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Investor funds under the microscope

With mining tax revenues falling and concerns over the Chinese economy, commentators are increasingly looking at how long real estate can support the national economy.

An interest rate cut in May highlighted ongoing struggles for the broader economy still suffering a post-mining boom hangover. Australia’s trade deficit hit a new record of more than $4.1 billion in April, while government tax receipts plummeted as iron ore prices almost halved last financial year.

Yet together with February’s cut, the Reserve Bank's latest move to stimulate the economy seems only to have had one effect thus far: to reignite impassioned debate about Sydney’s raging property market.

Ray White CEO Dan White recently told Mortgage Business’ sister publication Real Estate Business that the discussion about whether Sydney housing is in a bubble needs a broader perspective.

“I think what the question really [should be] is: ‘is Sydney an international city that will continue to get a premium going forward?’ Is it being rated as an international city and being benchmarked against all great international cities?” he said.

“All trends around the world suggest that big international cities are outperforming second, third or fourth cities in their country by a huge margin. Certainly people from overseas come to Sydney and don't find Australian real estate too expensive.”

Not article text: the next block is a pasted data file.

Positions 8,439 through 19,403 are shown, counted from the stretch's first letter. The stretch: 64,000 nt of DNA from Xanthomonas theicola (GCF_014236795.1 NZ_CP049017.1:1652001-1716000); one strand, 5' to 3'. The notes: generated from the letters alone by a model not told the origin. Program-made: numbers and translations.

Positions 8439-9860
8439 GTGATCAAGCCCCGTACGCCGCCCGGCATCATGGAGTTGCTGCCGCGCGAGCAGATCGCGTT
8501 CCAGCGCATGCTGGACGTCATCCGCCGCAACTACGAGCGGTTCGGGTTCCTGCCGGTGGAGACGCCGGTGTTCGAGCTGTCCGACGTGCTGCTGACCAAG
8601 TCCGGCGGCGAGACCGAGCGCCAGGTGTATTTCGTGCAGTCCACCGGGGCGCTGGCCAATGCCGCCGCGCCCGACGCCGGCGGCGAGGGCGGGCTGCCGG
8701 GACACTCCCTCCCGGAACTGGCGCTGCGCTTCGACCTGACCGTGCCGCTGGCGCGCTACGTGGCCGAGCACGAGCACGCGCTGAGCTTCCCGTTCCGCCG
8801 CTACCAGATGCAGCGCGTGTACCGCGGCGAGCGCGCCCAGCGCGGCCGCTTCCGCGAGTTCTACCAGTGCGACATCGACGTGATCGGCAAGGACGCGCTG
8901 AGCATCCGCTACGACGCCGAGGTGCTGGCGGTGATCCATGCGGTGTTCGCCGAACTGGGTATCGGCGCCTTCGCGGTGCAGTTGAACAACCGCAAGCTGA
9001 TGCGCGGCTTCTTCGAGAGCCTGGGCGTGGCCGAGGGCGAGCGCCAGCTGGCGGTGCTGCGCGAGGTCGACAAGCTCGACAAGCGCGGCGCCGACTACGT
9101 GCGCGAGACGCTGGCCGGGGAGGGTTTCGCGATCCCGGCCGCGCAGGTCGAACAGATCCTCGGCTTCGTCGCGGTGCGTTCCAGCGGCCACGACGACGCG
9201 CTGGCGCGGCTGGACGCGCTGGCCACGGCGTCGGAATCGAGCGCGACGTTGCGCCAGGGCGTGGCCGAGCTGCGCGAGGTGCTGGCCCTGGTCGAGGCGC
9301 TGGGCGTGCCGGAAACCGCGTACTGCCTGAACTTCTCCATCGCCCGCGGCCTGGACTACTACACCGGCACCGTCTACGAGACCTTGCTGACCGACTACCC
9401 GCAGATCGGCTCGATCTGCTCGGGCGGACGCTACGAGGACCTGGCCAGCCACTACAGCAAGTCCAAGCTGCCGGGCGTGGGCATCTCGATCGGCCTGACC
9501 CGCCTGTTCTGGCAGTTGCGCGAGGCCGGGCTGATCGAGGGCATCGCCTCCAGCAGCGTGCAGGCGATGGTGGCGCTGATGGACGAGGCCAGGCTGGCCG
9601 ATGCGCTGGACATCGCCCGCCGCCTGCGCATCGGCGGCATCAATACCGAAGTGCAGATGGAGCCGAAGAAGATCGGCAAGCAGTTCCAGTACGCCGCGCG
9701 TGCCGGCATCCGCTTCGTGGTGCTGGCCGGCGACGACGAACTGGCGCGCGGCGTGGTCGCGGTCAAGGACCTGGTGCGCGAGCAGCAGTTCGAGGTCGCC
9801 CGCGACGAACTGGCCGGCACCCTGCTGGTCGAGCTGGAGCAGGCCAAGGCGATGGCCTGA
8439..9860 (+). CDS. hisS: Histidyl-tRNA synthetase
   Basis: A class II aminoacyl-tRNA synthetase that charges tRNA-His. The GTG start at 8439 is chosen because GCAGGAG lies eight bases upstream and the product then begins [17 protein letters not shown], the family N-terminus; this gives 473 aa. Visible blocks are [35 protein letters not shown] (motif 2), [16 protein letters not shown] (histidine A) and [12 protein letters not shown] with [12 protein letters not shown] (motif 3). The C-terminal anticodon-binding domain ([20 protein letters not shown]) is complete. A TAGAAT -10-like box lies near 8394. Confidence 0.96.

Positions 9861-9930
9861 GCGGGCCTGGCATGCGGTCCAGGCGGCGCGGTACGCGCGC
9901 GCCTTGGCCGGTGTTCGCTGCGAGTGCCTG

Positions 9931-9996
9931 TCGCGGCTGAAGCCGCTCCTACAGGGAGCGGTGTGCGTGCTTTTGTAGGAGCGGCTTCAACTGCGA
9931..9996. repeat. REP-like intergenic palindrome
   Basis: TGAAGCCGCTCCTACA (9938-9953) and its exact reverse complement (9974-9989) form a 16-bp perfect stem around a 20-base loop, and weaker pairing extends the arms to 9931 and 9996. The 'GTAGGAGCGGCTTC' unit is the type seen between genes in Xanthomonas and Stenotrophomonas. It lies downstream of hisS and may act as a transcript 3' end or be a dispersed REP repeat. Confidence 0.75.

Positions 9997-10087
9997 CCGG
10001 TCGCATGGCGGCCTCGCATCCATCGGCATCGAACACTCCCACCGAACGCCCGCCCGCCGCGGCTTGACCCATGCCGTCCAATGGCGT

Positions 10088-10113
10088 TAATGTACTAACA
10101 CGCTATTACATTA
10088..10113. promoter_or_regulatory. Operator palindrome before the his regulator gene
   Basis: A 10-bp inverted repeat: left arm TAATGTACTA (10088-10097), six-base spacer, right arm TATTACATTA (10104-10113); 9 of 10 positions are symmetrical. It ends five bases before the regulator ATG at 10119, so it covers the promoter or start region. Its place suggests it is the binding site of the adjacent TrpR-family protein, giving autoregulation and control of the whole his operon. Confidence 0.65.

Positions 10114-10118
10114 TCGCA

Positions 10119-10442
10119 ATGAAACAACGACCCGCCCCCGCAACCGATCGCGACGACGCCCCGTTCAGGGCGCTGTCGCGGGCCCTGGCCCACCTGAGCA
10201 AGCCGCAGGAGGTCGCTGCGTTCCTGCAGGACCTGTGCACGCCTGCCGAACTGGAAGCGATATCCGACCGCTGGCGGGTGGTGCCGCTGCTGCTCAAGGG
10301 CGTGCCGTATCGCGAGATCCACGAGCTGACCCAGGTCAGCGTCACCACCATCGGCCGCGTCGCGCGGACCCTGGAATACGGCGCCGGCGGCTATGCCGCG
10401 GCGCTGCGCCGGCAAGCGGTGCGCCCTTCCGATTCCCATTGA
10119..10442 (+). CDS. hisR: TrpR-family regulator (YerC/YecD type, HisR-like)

The degree to which foreign capital is supporting local property, and by extension the local economy, is now focused on two potential game changers: government crackdowns on property investment, and China’s share market rout in July.

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Anecdotal evidence suggests APRA’s intervention in domestic investor lending is already starting to bite. AFG, for instance, reported a drop of more than eight percentage points in the proportion of its loans written to investors in June.

“If this trend continues, it should help allay concerns about overheating in Sydney … as investment levels there come back into line with the sustainable, long-term national average,” AFG managing director Brett McKeon said when announcing the result.

Meanwhile the recent Chinese share market crash doesn’t appear to have rattled economists.

“With the share market fall in China unlikely to have a major impact on Chinese economic growth, it’s hard to see a huge impact on the global or Australian economies,” said Shane Oliver, AMP’s chief economist.

Indirect economic effects, though, may be understated.

CBRE reported more than $US1 billion worth of Chinese investment in local property in the March quarter alone, boosting state government stamp duty revenues, with flow-on effects to the wider retail, construction and trades industries.

The question now is “what will Chinese investors do next?”

Ongoing instability in Chinese share markets could lead investors to pull out of foreign investments – particularly by selling down assets such as Australian property where generous returns can be realised, enabling them to cover local losses.

Such a move, depending on the volume of Chinese-owned real estate holdings hitting the market, could reverse recent price gains, particularly in booming Sydney and Melbourne.

The alternative, much to the chagrin of Australian home buyers, would be yet more Chinese funds finding their way into Australian property, as nervous investors seek out more stable international opportunities, keeping upward pressure on property prices for the foreseeable future.

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